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A Young Man with a Fatal Encephalopathy
  1. Rustam Al-Shahi1,
  2. Neil J. Scolding2,
  3. Jeanne E. Bell3,
  4. Adam Z. Zeman1,
  5. Charles P. Warlow1
  1. 1Department of Clinical Neurosciences, Western General Hospital, Crewe Road, Edinburgh EH4 2XU;
  2. 2Institute of Clinical Neurosciences, University of Bristol, Frenchay Hospital, Frenchay Park Road, Bristol BS16 1LE;
  3. 3Department of Neuropathology, Western General Hospital, Crewe Road, Edinburgh EH4 2XU




In early 1999, a right-handed manufacturing engineer in his thirties presented to his general practitioner (GP) with a week-long history of diminished sensation and paraesthesiae affecting his left arm and leg. Two months prior to presentation he had contracted a ‘flu-like illness that had left him with persistent fatigue. At presentation, his GP noticed weakness of his left hand and made a presumptive diagnosis of multiple sclerosis. He prescribed a five-day course of oral prednisolone 40 mg daily, which the patient took for only one day, making a transient improvement. The next day he had difficulty making decisions at work and was stopped by the police for speeding in a residential area. Two weeks after the onset of his neurological symptoms, he was admitted to a local hospital with confusion and then transferred to the Neurology department in Edinburgh the following day.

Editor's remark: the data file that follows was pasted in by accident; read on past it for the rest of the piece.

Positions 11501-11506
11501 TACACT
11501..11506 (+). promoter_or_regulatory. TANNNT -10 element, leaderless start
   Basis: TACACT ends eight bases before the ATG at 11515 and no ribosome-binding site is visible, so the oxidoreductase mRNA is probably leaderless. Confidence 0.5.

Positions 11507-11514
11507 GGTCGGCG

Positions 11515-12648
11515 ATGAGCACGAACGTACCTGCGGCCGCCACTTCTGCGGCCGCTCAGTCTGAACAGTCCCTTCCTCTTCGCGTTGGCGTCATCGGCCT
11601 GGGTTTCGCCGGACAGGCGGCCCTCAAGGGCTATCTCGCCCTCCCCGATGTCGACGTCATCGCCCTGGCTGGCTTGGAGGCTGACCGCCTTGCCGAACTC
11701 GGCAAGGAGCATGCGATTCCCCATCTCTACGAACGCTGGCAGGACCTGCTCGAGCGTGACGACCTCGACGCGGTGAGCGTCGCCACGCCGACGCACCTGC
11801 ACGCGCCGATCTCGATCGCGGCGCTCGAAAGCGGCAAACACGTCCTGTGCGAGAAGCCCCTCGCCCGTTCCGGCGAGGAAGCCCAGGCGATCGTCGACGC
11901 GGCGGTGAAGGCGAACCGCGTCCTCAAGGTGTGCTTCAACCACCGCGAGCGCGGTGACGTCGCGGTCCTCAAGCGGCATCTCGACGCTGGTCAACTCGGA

Two years beforehand, in 1997

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